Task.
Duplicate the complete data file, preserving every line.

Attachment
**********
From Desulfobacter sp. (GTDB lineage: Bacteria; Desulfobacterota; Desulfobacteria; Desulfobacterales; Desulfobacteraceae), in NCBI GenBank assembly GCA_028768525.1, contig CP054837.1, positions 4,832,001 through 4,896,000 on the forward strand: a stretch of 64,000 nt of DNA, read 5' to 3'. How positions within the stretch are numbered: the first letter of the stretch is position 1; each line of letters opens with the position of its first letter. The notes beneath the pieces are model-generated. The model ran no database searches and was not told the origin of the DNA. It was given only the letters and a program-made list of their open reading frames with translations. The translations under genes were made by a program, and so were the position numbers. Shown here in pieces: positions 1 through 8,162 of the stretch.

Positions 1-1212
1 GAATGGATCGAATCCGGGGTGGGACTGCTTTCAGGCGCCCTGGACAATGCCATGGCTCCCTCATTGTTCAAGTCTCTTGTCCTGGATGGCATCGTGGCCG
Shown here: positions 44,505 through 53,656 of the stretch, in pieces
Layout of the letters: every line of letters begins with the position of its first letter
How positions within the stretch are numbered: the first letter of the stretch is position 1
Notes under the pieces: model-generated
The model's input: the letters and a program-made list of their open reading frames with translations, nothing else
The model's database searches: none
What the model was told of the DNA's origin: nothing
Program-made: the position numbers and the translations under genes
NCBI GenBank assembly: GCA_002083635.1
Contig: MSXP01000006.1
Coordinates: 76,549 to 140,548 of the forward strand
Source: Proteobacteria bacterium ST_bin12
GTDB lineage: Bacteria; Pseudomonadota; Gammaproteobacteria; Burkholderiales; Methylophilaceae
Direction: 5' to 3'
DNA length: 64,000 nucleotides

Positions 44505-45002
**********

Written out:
From Desulfobacter sp. (GTDB lineage: Bacteria; Desulfobacterota; Desulfobacteria; Desulfobacterales; Desulfobacteraceae), in NCBI GenBank assembly GCA_028768525.1, contig CP054837.1, positions 4,832,001 through 4,896,000 on the forward strand: a stretch of 64,000 nt of DNA, read 5' to 3'. How positions within the stretch are numbered: the first letter of the stretch is position 1; each line of letters opens with the position of its first letter. The notes beneath the pieces are model-generated. The model ran no database searches and was not told the origin of the DNA. It was given only the letters and a program-made list of their open reading frames with translations. The translations under genes were made by a program, and so were the position numbers. Shown here in pieces: positions 1 through 8,162 of the stretch.

Positions 1-1212
1 GAATGGATCGAATCCGGGGTGGGACTGCTTTCAGGCGCCCTGGACAATGCCATGGCTCCCTCATTGTTCAAGTCTCTTGTCCTGGATGGCATCGTGGCCG
Shown here: positions 44,505 through 53,656 of the stretch, in pieces
Layout of the letters: every line of letters begins with the position of its first letter
How positions within the stretch are numbered: the first letter of the stretch is position 1
Notes under the pieces: model-generated
The model's input: the letters and a program-made list of their open reading frames with translations, nothing else
The model's database searches: none
What the model was told of the DNA's origin: nothing
Program-made: the position numbers and the translations under genes
NCBI GenBank assembly: GCA_002083635.1
Contig: MSXP01000006.1
Coordinates: 76,549 to 140,548 of the forward strand
Source: Proteobacteria bacterium ST_bin12
GTDB lineage: Bacteria; Pseudomonadota; Gammaproteobacteria; Burkholderiales; Methylophilaceae
Direction: 5' to 3'
DNA length: 64,000 nucleotides

Positions 44505-45002